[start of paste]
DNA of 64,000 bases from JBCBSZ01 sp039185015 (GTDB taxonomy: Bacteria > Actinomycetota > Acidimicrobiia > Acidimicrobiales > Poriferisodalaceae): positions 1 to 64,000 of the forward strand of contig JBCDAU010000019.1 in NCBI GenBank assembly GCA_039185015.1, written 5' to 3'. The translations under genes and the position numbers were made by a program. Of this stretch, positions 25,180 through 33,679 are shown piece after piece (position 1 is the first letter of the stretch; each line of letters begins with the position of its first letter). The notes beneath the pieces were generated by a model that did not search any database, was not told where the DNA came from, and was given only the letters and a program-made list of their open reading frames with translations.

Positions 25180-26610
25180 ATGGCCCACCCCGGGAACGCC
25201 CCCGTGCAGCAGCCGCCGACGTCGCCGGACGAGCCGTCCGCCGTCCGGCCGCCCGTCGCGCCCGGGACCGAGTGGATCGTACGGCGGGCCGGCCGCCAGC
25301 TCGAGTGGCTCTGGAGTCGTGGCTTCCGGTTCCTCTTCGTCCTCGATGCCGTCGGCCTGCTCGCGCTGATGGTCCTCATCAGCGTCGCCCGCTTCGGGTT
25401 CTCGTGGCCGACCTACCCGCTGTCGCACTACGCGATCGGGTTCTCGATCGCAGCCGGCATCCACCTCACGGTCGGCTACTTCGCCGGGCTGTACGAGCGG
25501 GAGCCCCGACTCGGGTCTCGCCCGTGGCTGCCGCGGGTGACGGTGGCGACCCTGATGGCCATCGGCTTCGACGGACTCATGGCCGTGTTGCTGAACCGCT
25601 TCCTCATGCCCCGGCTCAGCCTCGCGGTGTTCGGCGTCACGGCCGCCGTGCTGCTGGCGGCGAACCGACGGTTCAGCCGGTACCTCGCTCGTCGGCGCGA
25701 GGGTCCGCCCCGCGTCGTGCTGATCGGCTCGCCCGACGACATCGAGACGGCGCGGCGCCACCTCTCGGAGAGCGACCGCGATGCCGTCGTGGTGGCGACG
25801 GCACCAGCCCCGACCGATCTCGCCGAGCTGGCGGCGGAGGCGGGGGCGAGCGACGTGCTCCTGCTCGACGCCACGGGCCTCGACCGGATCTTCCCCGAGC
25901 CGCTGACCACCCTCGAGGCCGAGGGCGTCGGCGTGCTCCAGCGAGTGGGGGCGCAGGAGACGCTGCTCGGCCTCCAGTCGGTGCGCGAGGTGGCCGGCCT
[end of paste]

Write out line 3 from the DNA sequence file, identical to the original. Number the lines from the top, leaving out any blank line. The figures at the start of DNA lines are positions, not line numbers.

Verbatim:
25180 ATGGCCCACCCCGGGAACGCC